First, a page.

3. The invention as set forth in claim 2 wherein the chamber provided in the movable piston member is cylindrical and has one end open to the circuit means, fluid passage means extends from the second end of the chamber to a fluid reservoir, 21 secondary piston is mounted in the chamber for limited reciprocal movement, a ball member is positioned in the chamber between the second end thereof and the secondary piston for engagement with a valve seat formed by the juncture between the chamber and fluid passage means, spring means normally urge the ball member away from the seat into engagement with the secondary piston, and a small bore extends through the secondary piston from one end thereof to the other.

4. For use in a hydraulic circuit including a pump, a hydraulic function, and a directional flow control valve between the pump and function, a flow controlled dump valve comprising: a valve body having a cylindrical chamber therein with one end open to the hydraulic circuit between the function and directional flow control valve; fluid passage means extending from a second end of the chamber to a fluid reservoir; the juncture between the chamber and fluid passage means forming a valve seat; a piston reciprocally mounted in the chamber; a ball valve member in the chamber between the piston and valve seat; yieldable force-applying means normally urging the ball valve member away from the seat into engagement with the piston; and a restricted fluid passageway provided through the piston to permit limited fluid flow from the first end of the chamber to the second end of the chamber.

5. The invention as set forth in claim 4 wherein the hydraulic function includes a movable piston member and the movable piston member forms the valve body.

6. In a piston for applying brakes and clutches and having a first fluid pressure receiving end and a second clamp-up end, the improvement comprising: a cylindrical chamber provided in the piston open to the first end; a fluid passage provided in the piston interconnecting the cylindrical chamber and the second end of the piston; the juncture between the chamber and passage forming a valve seat; a secondary piston slidably mounted in the cylindrical opening; a restricted passage provided through the secondary piston from one end thereof to the other; a ball valve member in the chamber between the secondary piston and the valve seat; and yieldable force-applying means acting on the ball valve member to normally force the ball valve member off the seat and against the secondary piston.

7. The invention as set forth in claim 6 wherein the secondary piston includes means cooperating with the ball valve member to retain the ball valve member in alignment with the seat.

Patent Citations
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US2869701 *Apr 26, 1954Jan 20, 1959Twin Disc Clutch CoOil pressure actuated clutch
US2929212 *Mar 28, 1957Mar 22, 1960Gen ElectricCooling means for fluid actuators
Referenced by
Citing PatentFiling datePublication dateApplicantTitle
US3901032 *May 1, 1974Aug 26, 1975Sulzer AgReversible hydrostatic transmission
US3962870 *Apr 23, 1975Jun 15, 1976International Harvester CompanyVariable volume dual pump circuit
US4092878 *Nov 19, 1976Jun 6, 1978Caterpillar Tractor Co.Floating carrier retention for a planetary gearset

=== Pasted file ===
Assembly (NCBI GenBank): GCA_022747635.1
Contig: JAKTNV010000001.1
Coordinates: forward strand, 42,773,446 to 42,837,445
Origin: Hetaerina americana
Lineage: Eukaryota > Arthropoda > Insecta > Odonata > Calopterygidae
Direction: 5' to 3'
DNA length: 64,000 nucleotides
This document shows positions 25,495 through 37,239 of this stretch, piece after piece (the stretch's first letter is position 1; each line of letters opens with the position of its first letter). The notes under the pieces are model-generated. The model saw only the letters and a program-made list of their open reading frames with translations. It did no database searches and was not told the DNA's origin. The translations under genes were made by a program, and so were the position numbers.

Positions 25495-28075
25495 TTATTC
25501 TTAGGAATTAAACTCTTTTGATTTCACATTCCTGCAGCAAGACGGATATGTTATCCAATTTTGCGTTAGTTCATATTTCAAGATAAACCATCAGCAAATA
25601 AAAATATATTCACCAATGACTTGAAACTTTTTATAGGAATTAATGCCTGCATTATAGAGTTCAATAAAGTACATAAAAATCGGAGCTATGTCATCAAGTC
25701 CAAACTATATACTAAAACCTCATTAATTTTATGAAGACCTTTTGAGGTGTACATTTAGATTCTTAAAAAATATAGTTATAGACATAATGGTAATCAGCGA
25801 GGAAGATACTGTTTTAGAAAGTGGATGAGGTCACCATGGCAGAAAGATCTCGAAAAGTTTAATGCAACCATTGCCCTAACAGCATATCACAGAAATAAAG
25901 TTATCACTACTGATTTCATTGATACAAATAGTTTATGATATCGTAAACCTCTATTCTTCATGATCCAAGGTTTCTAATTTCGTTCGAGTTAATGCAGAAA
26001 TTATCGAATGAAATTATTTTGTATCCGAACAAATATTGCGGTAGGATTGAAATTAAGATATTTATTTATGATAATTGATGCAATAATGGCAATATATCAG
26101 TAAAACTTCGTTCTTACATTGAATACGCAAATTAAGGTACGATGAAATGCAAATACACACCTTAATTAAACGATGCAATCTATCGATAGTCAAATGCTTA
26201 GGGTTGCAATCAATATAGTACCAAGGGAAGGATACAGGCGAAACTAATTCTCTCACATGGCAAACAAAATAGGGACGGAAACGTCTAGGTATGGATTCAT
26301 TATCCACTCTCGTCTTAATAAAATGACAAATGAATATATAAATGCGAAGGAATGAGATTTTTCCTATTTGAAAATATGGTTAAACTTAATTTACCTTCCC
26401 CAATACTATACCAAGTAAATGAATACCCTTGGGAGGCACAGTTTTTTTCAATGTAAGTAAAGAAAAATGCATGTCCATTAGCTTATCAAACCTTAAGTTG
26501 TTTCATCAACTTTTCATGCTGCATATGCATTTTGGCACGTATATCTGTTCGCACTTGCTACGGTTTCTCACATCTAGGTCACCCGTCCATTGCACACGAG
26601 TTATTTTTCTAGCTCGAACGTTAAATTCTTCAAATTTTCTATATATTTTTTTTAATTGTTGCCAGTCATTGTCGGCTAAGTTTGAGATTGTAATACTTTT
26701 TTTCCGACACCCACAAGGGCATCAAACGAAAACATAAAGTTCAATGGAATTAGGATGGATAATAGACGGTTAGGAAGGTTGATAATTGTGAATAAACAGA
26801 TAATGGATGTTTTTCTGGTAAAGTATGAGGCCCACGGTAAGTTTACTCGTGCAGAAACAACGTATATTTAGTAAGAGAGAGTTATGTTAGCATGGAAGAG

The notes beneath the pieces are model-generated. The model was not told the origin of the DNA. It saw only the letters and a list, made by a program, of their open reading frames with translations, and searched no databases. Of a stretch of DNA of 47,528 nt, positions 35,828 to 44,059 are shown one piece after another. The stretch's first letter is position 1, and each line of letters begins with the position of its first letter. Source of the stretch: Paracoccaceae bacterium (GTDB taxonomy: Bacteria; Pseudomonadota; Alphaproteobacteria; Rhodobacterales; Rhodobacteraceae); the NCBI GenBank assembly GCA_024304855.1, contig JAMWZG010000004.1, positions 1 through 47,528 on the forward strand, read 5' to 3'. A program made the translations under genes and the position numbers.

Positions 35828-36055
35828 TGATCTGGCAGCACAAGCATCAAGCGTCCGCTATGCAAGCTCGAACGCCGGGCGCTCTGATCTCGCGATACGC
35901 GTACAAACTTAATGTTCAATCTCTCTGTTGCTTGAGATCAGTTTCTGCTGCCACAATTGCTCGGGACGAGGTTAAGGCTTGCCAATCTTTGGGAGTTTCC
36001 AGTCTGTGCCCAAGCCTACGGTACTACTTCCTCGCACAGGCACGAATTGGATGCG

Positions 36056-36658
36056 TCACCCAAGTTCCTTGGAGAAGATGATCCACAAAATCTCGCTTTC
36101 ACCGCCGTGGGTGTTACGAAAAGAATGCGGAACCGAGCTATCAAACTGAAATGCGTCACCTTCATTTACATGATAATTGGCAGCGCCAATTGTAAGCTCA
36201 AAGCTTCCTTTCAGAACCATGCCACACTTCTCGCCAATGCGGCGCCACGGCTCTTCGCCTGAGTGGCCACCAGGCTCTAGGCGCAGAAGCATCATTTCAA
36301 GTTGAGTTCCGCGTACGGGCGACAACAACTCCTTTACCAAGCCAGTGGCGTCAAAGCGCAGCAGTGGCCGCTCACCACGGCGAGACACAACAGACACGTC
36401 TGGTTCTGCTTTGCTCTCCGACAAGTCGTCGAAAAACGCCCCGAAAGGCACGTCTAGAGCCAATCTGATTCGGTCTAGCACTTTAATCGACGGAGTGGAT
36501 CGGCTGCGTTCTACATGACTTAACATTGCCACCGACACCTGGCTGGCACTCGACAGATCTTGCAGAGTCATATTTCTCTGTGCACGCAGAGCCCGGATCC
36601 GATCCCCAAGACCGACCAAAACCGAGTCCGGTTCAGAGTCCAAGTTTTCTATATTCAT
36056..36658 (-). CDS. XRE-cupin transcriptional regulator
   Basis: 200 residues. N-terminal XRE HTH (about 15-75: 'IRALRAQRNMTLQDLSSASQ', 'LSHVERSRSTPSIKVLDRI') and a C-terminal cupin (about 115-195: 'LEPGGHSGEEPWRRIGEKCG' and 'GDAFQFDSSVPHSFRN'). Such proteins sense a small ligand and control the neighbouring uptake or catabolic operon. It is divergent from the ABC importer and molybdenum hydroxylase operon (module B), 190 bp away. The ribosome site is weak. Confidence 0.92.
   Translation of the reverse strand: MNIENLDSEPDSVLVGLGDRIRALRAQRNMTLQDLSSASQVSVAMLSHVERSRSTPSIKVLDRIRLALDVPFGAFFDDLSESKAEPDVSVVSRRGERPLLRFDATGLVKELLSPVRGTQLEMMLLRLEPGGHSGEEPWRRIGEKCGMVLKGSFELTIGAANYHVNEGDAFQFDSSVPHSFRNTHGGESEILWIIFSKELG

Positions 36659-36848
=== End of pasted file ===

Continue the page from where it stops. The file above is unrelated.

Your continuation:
US4770083 *Feb 19, 1987Sep 13, 1988Deere & CompanyIndependently actuated pressure relief system
US4809586 *Sep 11, 1987Mar 7, 1989Deere & CompanyHydraulic system for a work vehicle
US4898078 *Oct 27, 1988Feb 6, 1990Deere & CompanyHydraulic system for a work vehicle
US5020324 *Mar 13, 1990Jun 4, 1991Deere & CompanyCharge flow priority circuit
US5316038 *Aug 26, 1993May 31, 1994Segura Salvador Silvia BFluid distribution device
US5335494 *Jan 21, 1993Aug 9, 1994Deere & CompanyHydraulic system for reel mower vehicles
US5379874 *May 14, 1993Jan 10, 1995Mitsubishi Jidosha Kogyo Kabushiki KaishaFluid pressure control device for an automatic transmission in a vehicle
US5570577 *Sep 11, 1995Nov 5, 1996Dixie Electrical Manufacturing CompanyAnchor torque controller for anchor installing machines
US5701818 *Oct 7, 1996Dec 30, 1997Koenig & Bauer-Albert AktiengesellschaftPrinting press cylinder coupling method and apparatus
US6182588 *Apr 29, 1999Feb 6, 2001Flexi-Coil Ltd.Hydraulic system having boost pump in series with a primary pump and a boost pump drive therefor
US6345501 *Sep 24, 1999Feb 12, 2002Lucas Industries PlcHydraulic motor
US6569047 *Sep 7, 2001May 27, 2003Poclain Hydraulics IndustrieDrive device comprising a hydraulic motor and a reduction gear
US6955045 *Feb 19, 2003Oct 18, 2005Magic Circle CorporationOil pump system
US8191698 *Jun 27, 2007Jun 5, 2012Borgwarner Inc.Three position control solenoid for hydraulic activation
US8322252Aug 31, 2007Dec 4, 2012Caterpillar Inc.Step-change transmission having charge and variable displacement pumps
EP0306988A2 *Sep 9, 1988Mar 15, 1989DEERE & COMPANYHydraulic brake system for a utility vehicle
EP1291224A2 *Sep 4, 2002Mar 12, 2003Deere & CompanyFinal drive
Classifications
U.S. Classification60/493, 60/456, 60/494, 92/172, 92/186, 192/85.63
International ClassificationF16H39/02, B60K7/00, F16H47/04, B60K17/04
Cooperative ClassificationF16H39/02, B60K2007/0092, B60K7/0015, F16H61/4174, F16H2047/045, B60K17/046, B60K2007/0038, F16H47/04
European ClassificationF16H61/4174, F16H47/04, B60K7/00H, B60K17/04B1, F16H39/02